President Duterte scraps peace talks with NDFP; asks all NDFP delegation to return home

DAVAO CITY -- President Rodrigo Duterte is asking all the Philippine delegation to the peace negotiations to "fold up the tents and come home" as he is pulling out government from the talks with the National Democratic Front of the Philippines (NDFP).

This came after the President lifted the government's unilateral ceasefire with the communist revolutionaries in response to the New People's Army's (NPA) decision to terminate talks effective Feb. 10.

In an interview during his visit to the tomb of his mother on Saturday night, Duterte said, "I am not ready to resume peace talks. As I have saidI'd like to tell the Filipino people peace with communists might not come in this generation."

The next peace talks Duterte said could come after his term "if there is one". "Peace talks will remain cancelled unless there is a compelling reason that will benefit the interest of the nation," he said.

When asked what will happen to his campaign promise, Duterte said he has tried everything and even walked the extra mile by releasing their leaders to pave the way for the resumption of the peace talks in Oslo, Norway.

But the President noted he was being pressed to release all 400 political prisoners. "I have tried everythingI walk the extra milerelease prisonersrelease the leaders so they can go to Oslo to talknow they want 400+ prisoners who fought the government under a rebellion kind."

The President reiterated that releasing all political prisoners can be done only after a successful talk.

"Di ka mag release sa prisohan (You can't release from the prison) at the beginning. So what's there to talk about? Kung i-release ko lahat sila (If I will release them all) why bother to talk. I told soldiers to go home to your camps, clean your guns and prepare for long struggle."

It may be recalled that the Duterte administration released 21 political prisoners, who are members and consultants of the NDFP, before the start of the peace talks in Oslo in August. This is the most number ever released in the history of the peace process.

The President's order to pull out from the talks is the 16th disruption so far recorded in the history of the peace negotiations between the GRP and the NDFP.


Since 2001, the formal peace negotiations was stalled after the NDFP withdrew from the negotiating table on account of the renewed inclusion of the Communist Party of the Philippines founding chair Jose Maria Sison and the CPP-NPA in the US terrorist list. During the Rome talks last month, both sides agreed for the GRP peace panel to recommend to the President to request the US government to de-list Sison from the list.

Talks resumed in 2004 but broke down again in 2005 when NDFP called for the ouster of then President Gloria Macapagal-Arroyo.

In February 2011, both parties agreed to complete the talks but the NDFP suspended talks in June of the same year on the issue of prisoner release. There was also the failure on the Joint Agreement on Safety and Immunity Guarantees (JASIG) verification.

Another disruption was when the NDFP reportedly backtracked from their commitments and insisted on their demand that the government release their 14 priority consultants, who are all facing criminal charges in various courts, before formal peace negotiations are resumed.

Although there had been informal talks through the facilitation of the Royal Norwegian Government (RNG) as third party facilitator, these were stymied by prejudicial questions, impediments and preconditions raised at the negotiating table.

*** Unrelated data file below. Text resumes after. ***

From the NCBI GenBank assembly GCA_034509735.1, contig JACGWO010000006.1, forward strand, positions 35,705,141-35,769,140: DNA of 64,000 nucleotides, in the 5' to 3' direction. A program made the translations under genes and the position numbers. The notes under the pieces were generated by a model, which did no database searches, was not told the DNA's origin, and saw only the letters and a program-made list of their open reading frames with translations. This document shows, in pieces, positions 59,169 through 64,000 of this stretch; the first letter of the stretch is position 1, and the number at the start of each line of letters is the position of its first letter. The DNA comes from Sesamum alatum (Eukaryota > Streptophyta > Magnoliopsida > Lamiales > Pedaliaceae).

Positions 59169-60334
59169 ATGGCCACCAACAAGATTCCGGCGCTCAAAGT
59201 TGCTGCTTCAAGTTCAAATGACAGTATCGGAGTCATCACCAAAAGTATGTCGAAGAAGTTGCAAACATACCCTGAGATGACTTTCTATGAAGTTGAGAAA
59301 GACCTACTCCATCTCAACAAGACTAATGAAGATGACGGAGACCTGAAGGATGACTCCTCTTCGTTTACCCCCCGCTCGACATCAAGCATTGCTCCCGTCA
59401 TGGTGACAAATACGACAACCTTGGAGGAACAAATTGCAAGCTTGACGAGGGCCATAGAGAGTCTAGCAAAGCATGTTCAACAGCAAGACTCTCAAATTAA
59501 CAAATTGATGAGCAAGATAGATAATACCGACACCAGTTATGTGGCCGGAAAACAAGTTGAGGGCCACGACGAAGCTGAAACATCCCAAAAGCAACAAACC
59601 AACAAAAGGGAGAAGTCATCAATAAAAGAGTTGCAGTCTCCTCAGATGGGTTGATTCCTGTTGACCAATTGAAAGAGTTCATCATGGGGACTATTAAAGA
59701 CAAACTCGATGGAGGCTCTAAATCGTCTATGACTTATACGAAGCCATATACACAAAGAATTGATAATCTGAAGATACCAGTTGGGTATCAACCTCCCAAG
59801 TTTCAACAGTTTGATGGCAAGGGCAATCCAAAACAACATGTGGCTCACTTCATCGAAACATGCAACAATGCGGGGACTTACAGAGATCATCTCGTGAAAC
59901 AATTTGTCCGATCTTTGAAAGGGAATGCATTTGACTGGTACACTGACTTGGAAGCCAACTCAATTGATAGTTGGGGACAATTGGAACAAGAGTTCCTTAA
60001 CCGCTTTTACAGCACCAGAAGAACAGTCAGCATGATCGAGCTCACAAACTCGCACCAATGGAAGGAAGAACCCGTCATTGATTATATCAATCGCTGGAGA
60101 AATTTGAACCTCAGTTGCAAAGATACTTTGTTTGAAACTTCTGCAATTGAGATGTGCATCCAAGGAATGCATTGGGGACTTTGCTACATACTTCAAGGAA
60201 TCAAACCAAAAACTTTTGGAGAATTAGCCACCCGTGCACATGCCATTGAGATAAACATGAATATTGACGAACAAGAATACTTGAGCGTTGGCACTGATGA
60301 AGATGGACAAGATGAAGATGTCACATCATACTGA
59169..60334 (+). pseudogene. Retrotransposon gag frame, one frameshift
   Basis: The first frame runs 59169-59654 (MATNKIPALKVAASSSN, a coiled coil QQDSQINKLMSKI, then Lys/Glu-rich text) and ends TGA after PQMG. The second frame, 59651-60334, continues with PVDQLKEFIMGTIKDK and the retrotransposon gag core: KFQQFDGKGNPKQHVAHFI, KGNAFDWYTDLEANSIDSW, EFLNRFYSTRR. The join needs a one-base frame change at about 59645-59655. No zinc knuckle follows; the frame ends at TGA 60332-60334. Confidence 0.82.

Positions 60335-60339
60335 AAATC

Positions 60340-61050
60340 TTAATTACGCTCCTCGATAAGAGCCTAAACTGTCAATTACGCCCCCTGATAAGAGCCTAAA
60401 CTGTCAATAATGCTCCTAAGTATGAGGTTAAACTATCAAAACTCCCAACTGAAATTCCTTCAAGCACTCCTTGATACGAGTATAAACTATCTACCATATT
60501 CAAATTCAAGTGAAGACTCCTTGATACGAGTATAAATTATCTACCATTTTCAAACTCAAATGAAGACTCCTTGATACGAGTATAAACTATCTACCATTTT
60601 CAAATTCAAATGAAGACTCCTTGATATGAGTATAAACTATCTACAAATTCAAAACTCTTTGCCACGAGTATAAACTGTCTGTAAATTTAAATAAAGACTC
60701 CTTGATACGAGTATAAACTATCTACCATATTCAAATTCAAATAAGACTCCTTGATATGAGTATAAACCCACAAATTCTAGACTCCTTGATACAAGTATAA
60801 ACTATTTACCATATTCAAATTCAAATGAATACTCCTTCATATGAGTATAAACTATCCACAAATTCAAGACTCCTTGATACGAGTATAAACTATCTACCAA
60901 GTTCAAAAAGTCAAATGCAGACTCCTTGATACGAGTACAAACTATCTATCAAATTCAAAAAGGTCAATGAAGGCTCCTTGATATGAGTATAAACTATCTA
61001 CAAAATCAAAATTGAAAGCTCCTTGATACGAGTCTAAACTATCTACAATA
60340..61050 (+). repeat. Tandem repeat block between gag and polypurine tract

Following his election in May, Duterte promised to release all their leaders to open the talks again with the reds.

True to his promise, in June before his inauguration, Duterte sent a government team composed of Jesus Dureza and Silvestre Bello III, both were later appointed as Presidential Peace Adviser and Labor Secretary and GRP panel chair, to Oslo to initially discuss with NDFP Chief Consultant Jose Maria Sison and NDFP chair Luis Jalandoni.

In that talk, both sides agreed to resume the talks, accelerate the process for negotiations and reconstitution of the JASIG, among others.

During his inauguration in July, Duterte declared a unilateral ceasefire before the formal peace talks started in August although this was lifted shortly after an attack of government forces in Compostela Valley. The President restored the unilateral ceasefire before the start of the formal talks in August, last year.

On Aug. 22, the first round of formal peace talks resumed in Oslo. It was also in the first round that the NDFP declared on Aug. 26 its own unilateral ceasefire that the NPA is terminating effective Feb. 10.

At the third round on Jan. 19 26 in Rome, significant milestones were sealed by the both sides: the signing of the supplemental guidelines for the Joint Monitoring Committee on the Comprehensive Agreement on Respect for Human Rights and International Humanitarian Law (CARHRIHL) that will govern the process of filing complaints for human rights violation of both sides; the signing of the ground rules for GRP and NDFP committee work on the socio-economic reforms; signing of completed drafts on Political and Constitutional Reforms; and their commitment to move the talks forward despite some setbacks.


The GRP and NDFP ceasefire committees are supposed to meet on February 22 in Utrecht, Netherlands to discuss the GRP draft proposal for a bilateral ceasefire and the depositing of the list of names of NDFP consultants using aliases.

The fourth round of talks is supposed to take place April back in Oslo.

During the Saturday night interview, Duterte said he is no longer interested. He added, "I am not interested arguing with them. (PNA)

Source: Philippines News Agency

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